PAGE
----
TSWV in 2019 Brandenburg Peanut Notes No. 37 2019

— Written By

Don’t forget about tomato spotted wilt virus in 2019

Rick Brandenburg

Back in 2001, 2002, and 2003, the topic of Tomato Spotted Wilt Virus (TSWV) was on everyone’s mind. The level of occurrence in peanut fields was quite high especially in Georgia, Alabama, and Florida, but it was certainly a problem in North Carolina as well. Fortunately, a program was rapidly developed that reduced the likelihood of this virus and most of it was based on cultural practices. Over time, varieties that were less susceptible to the virus were developed and TSWV has been less of a problem the last ten years. However, it is still very much present in North Carolina and its suppression is dependent upon us following the cultural guidelines that the tomato spotted wilt virus risk index provides. Key factors include planting date, plant populations and row spacing, variety, insecticide use, and tillage. The value of utilizing the practices that reduce this virus is still very valuable.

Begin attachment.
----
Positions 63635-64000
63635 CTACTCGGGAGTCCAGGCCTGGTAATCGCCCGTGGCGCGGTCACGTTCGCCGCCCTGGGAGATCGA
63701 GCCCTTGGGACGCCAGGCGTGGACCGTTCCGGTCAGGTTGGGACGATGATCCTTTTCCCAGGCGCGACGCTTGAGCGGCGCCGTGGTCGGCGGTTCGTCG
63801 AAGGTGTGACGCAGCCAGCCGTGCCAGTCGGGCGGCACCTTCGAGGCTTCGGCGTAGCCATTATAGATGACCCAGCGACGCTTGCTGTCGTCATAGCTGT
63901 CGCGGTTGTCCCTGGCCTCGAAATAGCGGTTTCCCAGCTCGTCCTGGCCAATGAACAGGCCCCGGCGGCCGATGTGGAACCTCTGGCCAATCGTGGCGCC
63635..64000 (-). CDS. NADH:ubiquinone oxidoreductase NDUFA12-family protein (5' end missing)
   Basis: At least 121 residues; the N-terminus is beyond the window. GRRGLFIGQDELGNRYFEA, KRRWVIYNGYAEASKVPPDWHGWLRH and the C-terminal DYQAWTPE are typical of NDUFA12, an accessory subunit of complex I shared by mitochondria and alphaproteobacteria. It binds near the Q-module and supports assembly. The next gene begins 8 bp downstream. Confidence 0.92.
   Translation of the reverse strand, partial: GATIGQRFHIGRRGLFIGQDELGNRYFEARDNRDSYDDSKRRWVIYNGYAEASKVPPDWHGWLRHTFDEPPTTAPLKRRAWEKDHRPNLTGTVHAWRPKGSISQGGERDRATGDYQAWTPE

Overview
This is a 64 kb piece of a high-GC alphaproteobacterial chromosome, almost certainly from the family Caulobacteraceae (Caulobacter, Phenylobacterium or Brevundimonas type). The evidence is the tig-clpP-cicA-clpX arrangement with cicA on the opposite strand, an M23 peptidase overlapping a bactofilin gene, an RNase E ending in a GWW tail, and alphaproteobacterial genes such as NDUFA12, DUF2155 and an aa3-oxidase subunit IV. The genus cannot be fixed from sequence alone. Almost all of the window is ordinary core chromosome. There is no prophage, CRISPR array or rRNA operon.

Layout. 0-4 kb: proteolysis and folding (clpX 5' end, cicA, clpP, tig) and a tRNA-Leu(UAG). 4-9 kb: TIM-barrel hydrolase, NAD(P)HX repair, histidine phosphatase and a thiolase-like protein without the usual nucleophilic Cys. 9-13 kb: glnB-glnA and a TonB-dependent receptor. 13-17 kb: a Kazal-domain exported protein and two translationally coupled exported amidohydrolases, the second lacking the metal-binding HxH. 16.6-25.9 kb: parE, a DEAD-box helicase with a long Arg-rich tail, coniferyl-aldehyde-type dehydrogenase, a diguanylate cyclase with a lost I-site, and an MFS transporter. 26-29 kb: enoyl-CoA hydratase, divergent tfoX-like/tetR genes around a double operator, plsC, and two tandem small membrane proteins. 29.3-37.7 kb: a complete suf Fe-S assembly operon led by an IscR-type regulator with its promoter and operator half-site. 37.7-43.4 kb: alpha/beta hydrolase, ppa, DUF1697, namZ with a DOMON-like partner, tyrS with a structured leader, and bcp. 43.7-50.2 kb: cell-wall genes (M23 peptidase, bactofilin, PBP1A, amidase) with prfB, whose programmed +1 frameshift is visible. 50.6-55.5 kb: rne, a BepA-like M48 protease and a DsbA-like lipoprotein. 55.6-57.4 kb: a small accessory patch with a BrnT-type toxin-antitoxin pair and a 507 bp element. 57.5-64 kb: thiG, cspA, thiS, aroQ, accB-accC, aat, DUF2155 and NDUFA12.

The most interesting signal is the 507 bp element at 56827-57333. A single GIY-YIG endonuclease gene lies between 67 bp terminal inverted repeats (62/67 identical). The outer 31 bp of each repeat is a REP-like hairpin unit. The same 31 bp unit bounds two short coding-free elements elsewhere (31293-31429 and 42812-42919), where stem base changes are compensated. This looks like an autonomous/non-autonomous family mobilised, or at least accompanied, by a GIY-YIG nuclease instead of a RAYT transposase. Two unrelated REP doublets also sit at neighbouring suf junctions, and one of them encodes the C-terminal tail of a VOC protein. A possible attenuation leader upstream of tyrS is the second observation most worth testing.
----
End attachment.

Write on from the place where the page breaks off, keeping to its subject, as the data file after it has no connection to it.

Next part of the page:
There is preliminary evidence that indicates tomato spotted wilt virus risk will be higher in 2019. I repeat the word preliminary. In other words, based on what we now know, it appears that conditions are favorable for an increase. Not an epidemic, but an increase in its incidence. As a result, it is important to remind peanut growers that the cultural practices that reduce tomato spotted wilt virus are still very important even though we have not observed a high incidence of virus in recent year. Since these practices are primarily cultural in nature, they have to be implemented by planting time. For example, optimal planting dates to reduce virus are between May 6–15 and best plant densities are 5 or more plants per row foot. Once the crop is in the field, we really cannot impact the incidence of the disease. The virus management plan can be found on pages 93-96 in the 2019 Peanut Information publication.